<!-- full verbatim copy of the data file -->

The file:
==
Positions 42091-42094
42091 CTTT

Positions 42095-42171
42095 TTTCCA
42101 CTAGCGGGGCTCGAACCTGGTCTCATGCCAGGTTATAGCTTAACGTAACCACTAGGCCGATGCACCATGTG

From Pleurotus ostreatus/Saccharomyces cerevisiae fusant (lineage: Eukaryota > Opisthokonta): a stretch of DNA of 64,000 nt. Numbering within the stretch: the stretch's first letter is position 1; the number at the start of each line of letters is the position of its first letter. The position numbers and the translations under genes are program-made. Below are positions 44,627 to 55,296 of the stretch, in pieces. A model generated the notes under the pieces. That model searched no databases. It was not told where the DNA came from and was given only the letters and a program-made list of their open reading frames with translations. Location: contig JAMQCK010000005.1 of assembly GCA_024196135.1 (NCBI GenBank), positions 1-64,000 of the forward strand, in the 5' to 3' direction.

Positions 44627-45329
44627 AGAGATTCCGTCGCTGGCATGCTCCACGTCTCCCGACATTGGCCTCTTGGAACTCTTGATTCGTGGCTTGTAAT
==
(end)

Positions 42091-42094
42091 CTTT

Positions 42095-42171
42095 TTTCCA
42101 CTAGCGGGGCTCGAACCTGGTCTCATGCCAGGTTATAGCTTAACGTAACCACTAGGCCGATGCACCATGTG

From Pleurotus ostreatus/Saccharomyces cerevisiae fusant (lineage: Eukaryota > Opisthokonta): a stretch of DNA of 64,000 nt. Numbering within the stretch: the stretch's first letter is position 1; the number at the start of each line of letters is the position of its first letter. The position numbers and the translations under genes are program-made. Below are positions 44,627 to 55,296 of the stretch, in pieces. A model generated the notes under the pieces. That model searched no databases. It was not told where the DNA came from and was given only the letters and a program-made list of their open reading frames with translations. Location: contig JAMQCK010000005.1 of assembly GCA_024196135.1 (NCBI GenBank), positions 1-64,000 of the forward strand, in the 5' to 3' direction.

Positions 44627-45329
44627 AGAGATTCCGTCGCTGGCATGCTCCACGTCTCCCGACATTGGCCTCTTGGAACTCTTGATTCGTGGCTTGTAAT